How to grant root account remote access to MariaDB

How to grant root account remote access to MariaDB

Summary

This guide is a simple how-to on giving remote access to the database root user to a specific host or all hosts. The scope covered in this article is specifically the creation of the user-host record in the mysql.user table, which governs logins to a MySQL or MariaDB instance. 

Synopsis

If you have decided to set up your Software Vulnerability Manager (SVM) On-Premises servers in dual-mode configuration with one server housing Apache, PHP and the SVM configuration, and the other server hosting the SVM database, then you have to assign your database user appropriate privileges to allow it remote access to the database from the SVM server. A common configuration makes use of the database root account. By default accounts on the database will not be enabled for remote login.

Procedure

Enter the MySQL database on the database server using the existing configured account (e.g. "root"):

mysql -u root -p

Once logged in, run this query to grant permissions to your user:

grant all privileges on *.* to 'root'@'remotehost' identified by password 'secrets' with grant option;
  • Replace remotehost with the hostname or IP address of the SVM application server.
  • Replace secrets with the password for your MariaDB root account.

When you specify the remote host as the application server like in this example, you may need to have a record of the fully qualified hostname as well as the unqualified (shortened) version.

It's also possible to set up this query to allow logins from all remote locations using the following database command example:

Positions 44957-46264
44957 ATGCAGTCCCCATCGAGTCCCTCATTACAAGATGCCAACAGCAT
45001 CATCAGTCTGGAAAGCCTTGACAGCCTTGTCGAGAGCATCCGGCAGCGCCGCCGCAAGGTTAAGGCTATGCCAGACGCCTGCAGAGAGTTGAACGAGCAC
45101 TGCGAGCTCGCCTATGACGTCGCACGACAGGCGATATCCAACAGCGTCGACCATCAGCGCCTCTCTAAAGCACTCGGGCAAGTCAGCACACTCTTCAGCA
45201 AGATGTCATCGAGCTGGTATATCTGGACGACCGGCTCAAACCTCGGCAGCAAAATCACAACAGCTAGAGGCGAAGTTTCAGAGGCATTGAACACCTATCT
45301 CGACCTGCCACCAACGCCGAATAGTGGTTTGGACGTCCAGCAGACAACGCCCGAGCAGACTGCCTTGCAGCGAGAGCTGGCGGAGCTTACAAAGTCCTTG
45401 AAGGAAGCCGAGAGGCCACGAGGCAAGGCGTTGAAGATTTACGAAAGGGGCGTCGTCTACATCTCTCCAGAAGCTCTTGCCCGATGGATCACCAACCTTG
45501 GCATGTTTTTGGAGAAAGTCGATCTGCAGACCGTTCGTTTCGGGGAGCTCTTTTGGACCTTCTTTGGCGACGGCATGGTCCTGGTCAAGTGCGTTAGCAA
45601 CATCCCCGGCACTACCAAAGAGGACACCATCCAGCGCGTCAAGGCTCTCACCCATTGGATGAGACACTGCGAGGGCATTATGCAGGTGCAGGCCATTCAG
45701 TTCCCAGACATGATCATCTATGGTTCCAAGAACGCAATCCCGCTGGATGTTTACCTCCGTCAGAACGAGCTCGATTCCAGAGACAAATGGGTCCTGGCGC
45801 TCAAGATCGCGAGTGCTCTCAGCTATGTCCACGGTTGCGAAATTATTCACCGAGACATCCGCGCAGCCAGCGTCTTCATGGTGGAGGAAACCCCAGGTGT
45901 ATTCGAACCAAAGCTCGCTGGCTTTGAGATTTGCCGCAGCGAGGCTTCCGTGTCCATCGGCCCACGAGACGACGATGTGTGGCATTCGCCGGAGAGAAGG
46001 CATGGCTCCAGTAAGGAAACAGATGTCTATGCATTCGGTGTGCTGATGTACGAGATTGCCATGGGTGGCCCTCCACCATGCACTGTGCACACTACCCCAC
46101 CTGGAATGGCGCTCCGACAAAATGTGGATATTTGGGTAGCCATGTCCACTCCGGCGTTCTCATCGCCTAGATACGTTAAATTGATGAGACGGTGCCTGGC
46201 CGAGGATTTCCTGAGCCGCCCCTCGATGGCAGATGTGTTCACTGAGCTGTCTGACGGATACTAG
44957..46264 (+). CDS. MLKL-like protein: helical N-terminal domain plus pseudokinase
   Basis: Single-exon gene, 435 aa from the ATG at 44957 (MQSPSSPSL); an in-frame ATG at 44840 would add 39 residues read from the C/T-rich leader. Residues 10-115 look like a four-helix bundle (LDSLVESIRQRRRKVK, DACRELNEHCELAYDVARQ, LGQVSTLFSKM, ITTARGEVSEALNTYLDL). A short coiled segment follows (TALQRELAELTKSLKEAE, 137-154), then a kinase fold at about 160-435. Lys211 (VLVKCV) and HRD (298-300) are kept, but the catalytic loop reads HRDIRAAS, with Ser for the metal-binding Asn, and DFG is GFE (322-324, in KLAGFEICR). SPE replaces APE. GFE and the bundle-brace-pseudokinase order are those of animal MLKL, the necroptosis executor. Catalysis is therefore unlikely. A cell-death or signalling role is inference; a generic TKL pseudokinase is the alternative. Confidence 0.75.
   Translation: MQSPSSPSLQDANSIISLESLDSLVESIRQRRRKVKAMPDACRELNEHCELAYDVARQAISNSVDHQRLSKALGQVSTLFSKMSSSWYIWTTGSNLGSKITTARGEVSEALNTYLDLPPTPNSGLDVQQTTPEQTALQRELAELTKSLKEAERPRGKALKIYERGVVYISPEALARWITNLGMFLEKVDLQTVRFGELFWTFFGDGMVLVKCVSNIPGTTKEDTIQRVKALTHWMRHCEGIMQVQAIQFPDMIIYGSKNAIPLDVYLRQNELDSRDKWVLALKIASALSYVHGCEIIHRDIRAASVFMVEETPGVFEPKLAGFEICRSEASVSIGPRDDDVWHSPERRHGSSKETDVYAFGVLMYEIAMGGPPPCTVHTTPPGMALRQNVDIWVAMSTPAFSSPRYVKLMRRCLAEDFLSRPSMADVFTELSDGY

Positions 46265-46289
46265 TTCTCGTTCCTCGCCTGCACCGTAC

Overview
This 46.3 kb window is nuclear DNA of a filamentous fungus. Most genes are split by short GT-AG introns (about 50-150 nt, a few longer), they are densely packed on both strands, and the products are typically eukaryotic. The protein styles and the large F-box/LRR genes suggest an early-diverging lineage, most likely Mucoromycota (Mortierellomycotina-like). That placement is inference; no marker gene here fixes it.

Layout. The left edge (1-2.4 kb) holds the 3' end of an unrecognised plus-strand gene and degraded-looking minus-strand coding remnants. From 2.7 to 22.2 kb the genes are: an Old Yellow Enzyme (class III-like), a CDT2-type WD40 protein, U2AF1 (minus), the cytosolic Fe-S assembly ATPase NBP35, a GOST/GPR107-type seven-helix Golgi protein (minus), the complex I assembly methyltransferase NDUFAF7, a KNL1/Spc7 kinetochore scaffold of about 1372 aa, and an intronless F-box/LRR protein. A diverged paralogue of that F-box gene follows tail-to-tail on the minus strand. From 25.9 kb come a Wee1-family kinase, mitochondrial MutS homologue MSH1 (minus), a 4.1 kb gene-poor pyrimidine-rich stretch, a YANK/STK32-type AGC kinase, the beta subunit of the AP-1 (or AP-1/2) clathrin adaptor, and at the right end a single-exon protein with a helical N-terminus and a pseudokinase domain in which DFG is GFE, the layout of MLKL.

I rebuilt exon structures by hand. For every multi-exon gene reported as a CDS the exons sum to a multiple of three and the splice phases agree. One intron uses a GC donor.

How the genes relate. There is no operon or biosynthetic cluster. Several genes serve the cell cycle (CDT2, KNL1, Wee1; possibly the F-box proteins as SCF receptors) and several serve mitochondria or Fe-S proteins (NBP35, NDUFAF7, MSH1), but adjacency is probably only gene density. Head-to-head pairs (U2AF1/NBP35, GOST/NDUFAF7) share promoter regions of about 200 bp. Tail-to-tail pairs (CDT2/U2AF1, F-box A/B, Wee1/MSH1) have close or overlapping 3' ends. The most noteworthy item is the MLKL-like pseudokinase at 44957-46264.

grant all privileges on *.* to 'root'@'%' identified by password 'secrets' with grant option;

The key difference here is that we've replaced the remote host value with a % character. The reason we do this is that the % character represents a wildcard character in MariaDB and MySQL which in this case is used as an expression to match all possible host names and IPs. 

As per the mysql documentation (which in this case also applies to MariaDB) any time you apply a grant statement with the 'grant option' (among others) it should automatically reload the privileges table in memory and as a result, the permission you set in the previous step should take effect.

That being said, all things are imperfect, so if your access does not seem to be working it is wise to run the following statement as a first step before attempting to troubleshoot further.

flush privileges;

Example

Example hostname: csi7server.network.local

grant all privileges on *.* to 'csi'@'csi7server.network.local' identified by password 'Sekret1' with grant option;

Example IP address: 10.0.0.127

grant all privileges on *.* to 'csi'@'10.0.0.127' identified by password 'Sekret1' with grant option;

Executing the grant twice, once for host name, once for IP, will allow the application server to connect if it's being recognized by either host name or IP.

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Last update:
‎Jul 26, 2021 12:56 AM
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